Interdisciplinary artist Bhenji Ra has curated a new program in western Sydney, titled Bad Girls Club, which will celebrate femme knowledge through a series of free events.

Q Theatre’s Long Table program will see a series of cultural events made available for the public in the atrium of The Joan in Penrith.

Q Theatre said the Long Table is “curated by leaders from local culturally and linguistically diverse (CALD), LGBTQI+ and First Nations communities, with the view of to creating a space for discussion, celebration and reflection on their diasporic culture and relationship to Western Sydney.”

Each month’s free events will include panels, parties, catch ups, workshops, and cups of tea, culminating in a final night-time gathering filled with art, food and drink.

Bad Girls Club will aim “to provide a space for radical femme knowledge and expression through a series of panels, workshops and parties.”

Events throughout May will be directed by trans and queer women of colour with local histories of living and existing as femme bodies in western Sydney.

The program aims to highlight how this experience has shaped themselves and their respective artistic and cultural practices.

Q Theatre says Bad Girls Club hopes to engage local women, femmes and queer communities in the Penrith precinct to explore the complexities of existing and reclaiming space within western Sydney.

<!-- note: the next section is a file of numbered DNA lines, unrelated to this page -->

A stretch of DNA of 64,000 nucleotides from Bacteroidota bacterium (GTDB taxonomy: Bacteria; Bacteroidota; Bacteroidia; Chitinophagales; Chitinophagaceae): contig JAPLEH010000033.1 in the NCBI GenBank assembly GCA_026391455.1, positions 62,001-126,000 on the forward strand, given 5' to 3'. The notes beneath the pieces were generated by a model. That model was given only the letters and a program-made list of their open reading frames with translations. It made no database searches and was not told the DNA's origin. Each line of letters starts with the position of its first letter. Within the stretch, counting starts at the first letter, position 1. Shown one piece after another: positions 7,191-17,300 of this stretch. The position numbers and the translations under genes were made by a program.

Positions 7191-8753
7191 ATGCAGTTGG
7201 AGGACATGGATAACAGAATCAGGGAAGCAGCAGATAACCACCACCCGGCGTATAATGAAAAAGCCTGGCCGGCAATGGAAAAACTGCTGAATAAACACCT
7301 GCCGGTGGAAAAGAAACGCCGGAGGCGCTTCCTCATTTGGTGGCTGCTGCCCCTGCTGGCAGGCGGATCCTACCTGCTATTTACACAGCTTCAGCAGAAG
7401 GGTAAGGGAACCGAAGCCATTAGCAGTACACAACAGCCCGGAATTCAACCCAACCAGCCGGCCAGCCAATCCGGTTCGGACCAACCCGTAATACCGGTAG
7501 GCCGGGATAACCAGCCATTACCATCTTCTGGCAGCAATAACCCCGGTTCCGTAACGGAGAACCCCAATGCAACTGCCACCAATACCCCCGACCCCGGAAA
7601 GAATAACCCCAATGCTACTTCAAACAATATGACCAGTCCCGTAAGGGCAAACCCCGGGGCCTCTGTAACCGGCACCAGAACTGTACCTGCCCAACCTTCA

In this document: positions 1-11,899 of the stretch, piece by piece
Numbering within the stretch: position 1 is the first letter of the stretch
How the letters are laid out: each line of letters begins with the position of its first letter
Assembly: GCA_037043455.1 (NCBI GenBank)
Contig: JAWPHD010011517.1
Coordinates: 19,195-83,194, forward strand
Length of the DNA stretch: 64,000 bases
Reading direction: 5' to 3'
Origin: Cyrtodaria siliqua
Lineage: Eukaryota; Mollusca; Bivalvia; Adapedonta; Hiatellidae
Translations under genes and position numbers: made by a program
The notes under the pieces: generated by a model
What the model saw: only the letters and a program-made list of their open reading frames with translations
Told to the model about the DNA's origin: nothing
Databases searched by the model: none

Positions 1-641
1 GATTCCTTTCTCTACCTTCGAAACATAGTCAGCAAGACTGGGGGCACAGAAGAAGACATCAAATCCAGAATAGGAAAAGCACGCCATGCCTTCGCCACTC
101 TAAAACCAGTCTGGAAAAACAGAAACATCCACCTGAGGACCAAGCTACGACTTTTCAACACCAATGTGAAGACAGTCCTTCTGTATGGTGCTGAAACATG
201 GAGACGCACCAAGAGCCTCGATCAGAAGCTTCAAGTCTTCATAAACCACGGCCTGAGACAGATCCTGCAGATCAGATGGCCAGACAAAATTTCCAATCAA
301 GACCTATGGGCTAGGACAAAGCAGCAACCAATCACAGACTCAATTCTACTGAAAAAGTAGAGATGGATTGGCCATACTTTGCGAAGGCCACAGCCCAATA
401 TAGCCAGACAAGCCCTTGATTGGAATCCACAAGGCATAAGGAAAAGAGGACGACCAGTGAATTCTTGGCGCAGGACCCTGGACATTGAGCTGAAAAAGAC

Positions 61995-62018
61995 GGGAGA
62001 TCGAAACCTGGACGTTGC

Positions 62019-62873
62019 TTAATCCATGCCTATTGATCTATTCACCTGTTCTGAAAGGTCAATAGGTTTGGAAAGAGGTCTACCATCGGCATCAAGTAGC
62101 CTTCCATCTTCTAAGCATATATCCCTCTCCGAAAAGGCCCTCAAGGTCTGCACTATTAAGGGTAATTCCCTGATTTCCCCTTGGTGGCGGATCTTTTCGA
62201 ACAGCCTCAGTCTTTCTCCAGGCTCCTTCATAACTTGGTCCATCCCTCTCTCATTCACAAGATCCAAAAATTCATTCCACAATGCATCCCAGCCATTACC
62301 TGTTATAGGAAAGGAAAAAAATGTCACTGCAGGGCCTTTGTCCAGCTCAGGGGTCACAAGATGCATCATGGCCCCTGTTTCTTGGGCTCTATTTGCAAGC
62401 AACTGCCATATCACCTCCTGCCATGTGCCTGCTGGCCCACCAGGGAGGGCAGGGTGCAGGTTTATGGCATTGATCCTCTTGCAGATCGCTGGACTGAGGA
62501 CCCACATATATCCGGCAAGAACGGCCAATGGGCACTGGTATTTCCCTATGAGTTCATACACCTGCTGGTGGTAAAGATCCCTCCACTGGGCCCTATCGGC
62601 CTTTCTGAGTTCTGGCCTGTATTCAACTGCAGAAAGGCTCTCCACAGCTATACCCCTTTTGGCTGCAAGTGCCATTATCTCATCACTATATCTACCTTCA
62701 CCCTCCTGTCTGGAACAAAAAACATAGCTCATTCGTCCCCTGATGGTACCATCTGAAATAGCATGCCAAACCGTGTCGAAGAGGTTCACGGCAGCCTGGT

The program kicks off on Saturday May 4 with a Vogue Beginners Workshop.

Bad Girls Club will also feature a panel discussion of queer, trans and gender non-confirming people of colour, an IDAHOBIT lunch, and will culminate in the Bad Girls Club Ball on May 24.

“I’m so excited to be able to curate this month’s Long Table and to be able to invite members from my community to come and activate the space of Q Theatre,” Ra said.

“As a queer person of colour I think it’s incredibly important for myself and my community to not only take up space within our neighbourhood but to also feel like spaces like these are both welcoming and available for us to use.

“I have engaged many artists and members of the community who exist or were raised within Sydney’s western suburbs who previously have not been granted the space to do what they do.

“It’s important that we continue to claim space and to de-centre Sydney’s inner west and city as the only apparent safe space for queer people to exist and work,” said Ra.

Ra has also curated the past two years of the Sissy Ball, one of Mardi Gras’ most exciting yearly events.

For more information and to RSVP to the free events online, head to qtheatre.com.au.

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